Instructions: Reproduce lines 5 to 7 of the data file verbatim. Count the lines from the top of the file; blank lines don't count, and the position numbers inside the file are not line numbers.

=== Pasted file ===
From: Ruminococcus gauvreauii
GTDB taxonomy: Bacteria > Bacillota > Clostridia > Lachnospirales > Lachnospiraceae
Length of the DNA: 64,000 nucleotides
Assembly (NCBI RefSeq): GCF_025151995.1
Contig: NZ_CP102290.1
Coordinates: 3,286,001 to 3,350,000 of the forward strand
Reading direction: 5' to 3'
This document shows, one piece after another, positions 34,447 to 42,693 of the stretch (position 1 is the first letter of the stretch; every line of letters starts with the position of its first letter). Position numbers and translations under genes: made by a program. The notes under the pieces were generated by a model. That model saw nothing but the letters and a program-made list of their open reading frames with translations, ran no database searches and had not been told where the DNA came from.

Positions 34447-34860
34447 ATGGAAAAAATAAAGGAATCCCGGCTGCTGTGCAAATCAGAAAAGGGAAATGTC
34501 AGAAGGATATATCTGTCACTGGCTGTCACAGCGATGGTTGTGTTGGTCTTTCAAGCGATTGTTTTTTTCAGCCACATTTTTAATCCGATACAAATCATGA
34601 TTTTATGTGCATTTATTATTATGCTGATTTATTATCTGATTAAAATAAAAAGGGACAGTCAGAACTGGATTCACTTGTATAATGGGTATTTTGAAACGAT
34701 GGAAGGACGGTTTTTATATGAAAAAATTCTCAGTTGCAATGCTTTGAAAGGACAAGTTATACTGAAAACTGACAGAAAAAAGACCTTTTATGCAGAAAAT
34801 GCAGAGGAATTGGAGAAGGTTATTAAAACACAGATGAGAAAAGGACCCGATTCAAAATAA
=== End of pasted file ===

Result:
Contig: NZ_CP102290.1
Coordinates: 3,286,001 to 3,350,000 of the forward strand
Reading direction: 5' to 3'